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Chamber Players to play at Roxy Grove Hall Smithsonian performs revolutionary Baroque style in distinguished artist series

March 20, 1997

Courtesy photo

The Smithsonian Chamber Players, an ensemble of 13 musicians from Washington D.C. will perform 18th century style baroque concertos and overtures at 8 p.m. today in Roxy Grove Hall.

By Matthew Lester

Lariat Reporter

'Baroque' translates as bizarre in Italian. This music was the heavy metal of the 18th century. The music was loud and revolutionary for the period, but it sounds like gold and radiates richness from the instruments that play it.

The Smithsonian Chamber Players will perform 'Virtuoso Concertos of the High Baroque' at 8 p.m. today in Roxy Grove Hall.

'The group will present some of the best pieces of work from five baroque composers,' Richard Veit, concert and promotion director of the Baylor School of Music, said. 'These are some of the best examples of Baroque music.'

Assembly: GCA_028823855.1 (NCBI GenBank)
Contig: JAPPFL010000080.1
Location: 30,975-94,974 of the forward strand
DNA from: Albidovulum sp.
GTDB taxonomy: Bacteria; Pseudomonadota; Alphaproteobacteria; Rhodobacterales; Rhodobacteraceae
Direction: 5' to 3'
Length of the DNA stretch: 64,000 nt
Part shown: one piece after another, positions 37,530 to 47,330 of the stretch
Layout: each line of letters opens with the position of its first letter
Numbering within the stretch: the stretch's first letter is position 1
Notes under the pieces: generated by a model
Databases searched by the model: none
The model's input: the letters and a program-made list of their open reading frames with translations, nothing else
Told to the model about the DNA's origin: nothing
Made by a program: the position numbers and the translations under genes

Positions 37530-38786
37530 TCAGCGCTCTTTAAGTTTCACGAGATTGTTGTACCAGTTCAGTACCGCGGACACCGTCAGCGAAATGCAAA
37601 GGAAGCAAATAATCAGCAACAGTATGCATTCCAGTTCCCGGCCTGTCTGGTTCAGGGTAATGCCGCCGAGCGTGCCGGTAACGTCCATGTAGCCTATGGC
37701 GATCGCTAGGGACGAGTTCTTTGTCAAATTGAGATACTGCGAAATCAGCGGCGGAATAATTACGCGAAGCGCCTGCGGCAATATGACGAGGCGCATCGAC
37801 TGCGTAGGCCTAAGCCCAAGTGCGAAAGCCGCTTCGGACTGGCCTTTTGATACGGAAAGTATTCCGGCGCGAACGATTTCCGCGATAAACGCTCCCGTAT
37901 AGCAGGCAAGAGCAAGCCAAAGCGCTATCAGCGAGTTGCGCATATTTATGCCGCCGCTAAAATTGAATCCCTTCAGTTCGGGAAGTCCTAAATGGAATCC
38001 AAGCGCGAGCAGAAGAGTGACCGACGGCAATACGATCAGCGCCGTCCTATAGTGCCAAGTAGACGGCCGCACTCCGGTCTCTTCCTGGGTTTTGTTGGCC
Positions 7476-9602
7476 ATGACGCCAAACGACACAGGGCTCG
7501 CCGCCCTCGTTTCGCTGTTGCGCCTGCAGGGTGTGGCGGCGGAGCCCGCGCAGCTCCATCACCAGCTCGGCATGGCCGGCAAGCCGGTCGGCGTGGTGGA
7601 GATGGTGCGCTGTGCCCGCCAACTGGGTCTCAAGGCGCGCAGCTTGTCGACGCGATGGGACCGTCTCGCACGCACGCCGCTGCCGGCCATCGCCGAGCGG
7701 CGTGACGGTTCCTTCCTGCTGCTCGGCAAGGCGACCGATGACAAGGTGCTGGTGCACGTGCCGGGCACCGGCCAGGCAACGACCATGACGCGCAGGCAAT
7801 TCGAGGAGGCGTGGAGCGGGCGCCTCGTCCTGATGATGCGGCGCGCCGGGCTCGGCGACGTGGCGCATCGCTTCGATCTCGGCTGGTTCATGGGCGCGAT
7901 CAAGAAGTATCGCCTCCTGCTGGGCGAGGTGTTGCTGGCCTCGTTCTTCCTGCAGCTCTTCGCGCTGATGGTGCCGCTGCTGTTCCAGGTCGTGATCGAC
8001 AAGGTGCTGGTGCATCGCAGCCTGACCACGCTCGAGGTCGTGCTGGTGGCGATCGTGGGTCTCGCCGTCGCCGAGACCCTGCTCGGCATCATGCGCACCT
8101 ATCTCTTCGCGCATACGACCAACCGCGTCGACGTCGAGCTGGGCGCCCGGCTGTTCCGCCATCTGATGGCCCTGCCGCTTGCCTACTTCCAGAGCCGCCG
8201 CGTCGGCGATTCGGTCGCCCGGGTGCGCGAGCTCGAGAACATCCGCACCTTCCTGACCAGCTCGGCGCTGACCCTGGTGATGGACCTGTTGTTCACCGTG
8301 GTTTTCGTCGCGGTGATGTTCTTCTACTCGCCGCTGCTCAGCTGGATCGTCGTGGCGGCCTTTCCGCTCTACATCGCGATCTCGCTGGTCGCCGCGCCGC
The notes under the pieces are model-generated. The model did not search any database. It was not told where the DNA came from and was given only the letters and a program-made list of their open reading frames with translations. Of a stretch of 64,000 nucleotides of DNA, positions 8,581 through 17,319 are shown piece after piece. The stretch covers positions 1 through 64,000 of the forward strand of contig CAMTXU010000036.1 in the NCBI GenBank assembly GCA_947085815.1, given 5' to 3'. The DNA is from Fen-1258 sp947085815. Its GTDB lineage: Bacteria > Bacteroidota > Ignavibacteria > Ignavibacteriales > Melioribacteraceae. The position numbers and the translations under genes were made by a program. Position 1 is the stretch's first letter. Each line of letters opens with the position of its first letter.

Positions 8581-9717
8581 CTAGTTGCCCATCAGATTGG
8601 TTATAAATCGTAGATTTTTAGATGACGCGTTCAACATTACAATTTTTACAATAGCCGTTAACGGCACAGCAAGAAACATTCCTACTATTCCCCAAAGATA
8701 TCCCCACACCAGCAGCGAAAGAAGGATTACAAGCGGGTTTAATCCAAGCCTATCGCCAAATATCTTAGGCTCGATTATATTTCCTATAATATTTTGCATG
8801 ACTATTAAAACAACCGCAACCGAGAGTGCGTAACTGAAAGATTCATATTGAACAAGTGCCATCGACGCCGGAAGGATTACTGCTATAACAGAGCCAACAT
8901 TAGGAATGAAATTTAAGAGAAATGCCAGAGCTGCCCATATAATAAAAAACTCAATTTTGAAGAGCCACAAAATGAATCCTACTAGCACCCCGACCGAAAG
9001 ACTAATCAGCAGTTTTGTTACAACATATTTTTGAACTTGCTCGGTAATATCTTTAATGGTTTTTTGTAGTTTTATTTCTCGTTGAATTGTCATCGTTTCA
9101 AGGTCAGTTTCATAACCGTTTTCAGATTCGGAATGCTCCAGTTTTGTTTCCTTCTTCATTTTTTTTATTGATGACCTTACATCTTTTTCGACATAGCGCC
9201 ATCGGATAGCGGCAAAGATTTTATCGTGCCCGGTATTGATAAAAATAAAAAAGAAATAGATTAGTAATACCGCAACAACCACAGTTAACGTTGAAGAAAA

The Chamber Players are an ensemble of 13 musicians from the Smithsonian Chamber Orchestra of Washington, DC. Their director is Kenneth Slowik, who also serves the group as its cellist and viola da gamba player.

'Baroque music is characterized by harmonic complexity,' Veit said. 'The musical style is after the ornate architecture of the 18th century.'

The music reflected the mood of the times. Life in Europe was becoming elegant and stable. Music was developing in the same pattern as European civilization, The Arton Web site, an online background forum for art and music, said.

The Chamber performers will play the music of Bach, Teleman, Vivaldi, Coerelli and Handel.

The concert will open with George Philip Telemann's 'Overture in D Major,' which consists of an overture and six dance movements.

The program will conclude with the work from Antonio Vivaldi's 'L'estro armonico,' a set of 12 concertos. The Smithsonian Chamber Players will perform Concerto number 11 in D minor for two violins, cello, and orchestra.

Tickets are $6 for Baylor Students, faculty and staff. General admission tickets are $10.

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